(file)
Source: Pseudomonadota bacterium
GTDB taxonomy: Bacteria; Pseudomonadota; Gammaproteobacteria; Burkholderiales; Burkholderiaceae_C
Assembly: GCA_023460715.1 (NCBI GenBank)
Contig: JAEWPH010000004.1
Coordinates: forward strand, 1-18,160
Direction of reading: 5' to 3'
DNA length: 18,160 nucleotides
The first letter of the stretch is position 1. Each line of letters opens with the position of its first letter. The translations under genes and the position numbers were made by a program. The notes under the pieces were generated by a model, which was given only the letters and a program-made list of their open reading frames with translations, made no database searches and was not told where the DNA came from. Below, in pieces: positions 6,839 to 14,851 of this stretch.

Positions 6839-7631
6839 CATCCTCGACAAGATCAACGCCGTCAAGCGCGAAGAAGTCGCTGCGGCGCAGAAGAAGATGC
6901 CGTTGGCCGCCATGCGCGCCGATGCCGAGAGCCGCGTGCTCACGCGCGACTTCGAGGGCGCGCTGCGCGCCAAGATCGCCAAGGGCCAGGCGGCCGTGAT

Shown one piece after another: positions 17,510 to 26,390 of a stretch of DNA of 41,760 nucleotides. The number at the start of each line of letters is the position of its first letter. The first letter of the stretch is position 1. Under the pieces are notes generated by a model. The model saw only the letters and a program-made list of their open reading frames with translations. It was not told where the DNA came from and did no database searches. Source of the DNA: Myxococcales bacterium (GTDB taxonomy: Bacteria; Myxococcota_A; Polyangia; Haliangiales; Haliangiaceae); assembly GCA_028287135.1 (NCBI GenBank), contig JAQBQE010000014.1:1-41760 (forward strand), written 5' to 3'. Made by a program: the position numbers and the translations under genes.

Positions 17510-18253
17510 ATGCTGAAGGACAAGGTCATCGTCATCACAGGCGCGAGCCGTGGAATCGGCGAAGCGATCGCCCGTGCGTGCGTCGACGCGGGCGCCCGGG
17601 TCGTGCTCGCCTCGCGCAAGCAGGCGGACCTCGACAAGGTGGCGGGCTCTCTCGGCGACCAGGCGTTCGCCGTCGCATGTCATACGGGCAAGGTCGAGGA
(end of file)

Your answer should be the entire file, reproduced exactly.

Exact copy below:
Source: Pseudomonadota bacterium
GTDB taxonomy: Bacteria; Pseudomonadota; Gammaproteobacteria; Burkholderiales; Burkholderiaceae_C
Assembly: GCA_023460715.1 (NCBI GenBank)
Contig: JAEWPH010000004.1
Coordinates: forward strand, 1-18,160
Direction of reading: 5' to 3'
DNA length: 18,160 nucleotides
The first letter of the stretch is position 1. Each line of letters opens with the position of its first letter. The translations under genes and the position numbers were made by a program. The notes under the pieces were generated by a model, which was given only the letters and a program-made list of their open reading frames with translations, made no database searches and was not told where the DNA came from. Below, in pieces: positions 6,839 to 14,851 of this stretch.

Positions 6839-7631
6839 CATCCTCGACAAGATCAACGCCGTCAAGCGCGAAGAAGTCGCTGCGGCGCAGAAGAAGATGC
6901 CGTTGGCCGCCATGCGCGCCGATGCCGAGAGCCGCGTGCTCACGCGCGACTTCGAGGGCGCGCTGCGCGCCAAGATCGCCAAGGGCCAGGCGGCCGTGAT

Shown one piece after another: positions 17,510 to 26,390 of a stretch of DNA of 41,760 nucleotides. The number at the start of each line of letters is the position of its first letter. The first letter of the stretch is position 1. Under the pieces are notes generated by a model. The model saw only the letters and a program-made list of their open reading frames with translations. It was not told where the DNA came from and did no database searches. Source of the DNA: Myxococcales bacterium (GTDB taxonomy: Bacteria; Myxococcota_A; Polyangia; Haliangiales; Haliangiaceae); assembly GCA_028287135.1 (NCBI GenBank), contig JAQBQE010000014.1:1-41760 (forward strand), written 5' to 3'. Made by a program: the position numbers and the translations under genes.

Positions 17510-18253
17510 ATGCTGAAGGACAAGGTCATCGTCATCACAGGCGCGAGCCGTGGAATCGGCGAAGCGATCGCCCGTGCGTGCGTCGACGCGGGCGCCCGGG
17601 TCGTGCTCGCCTCGCGCAAGCAGGCGGACCTCGACAAGGTGGCGGGCTCTCTCGGCGACCAGGCGTTCGCCGTCGCATGTCATACGGGCAAGGTCGAGGA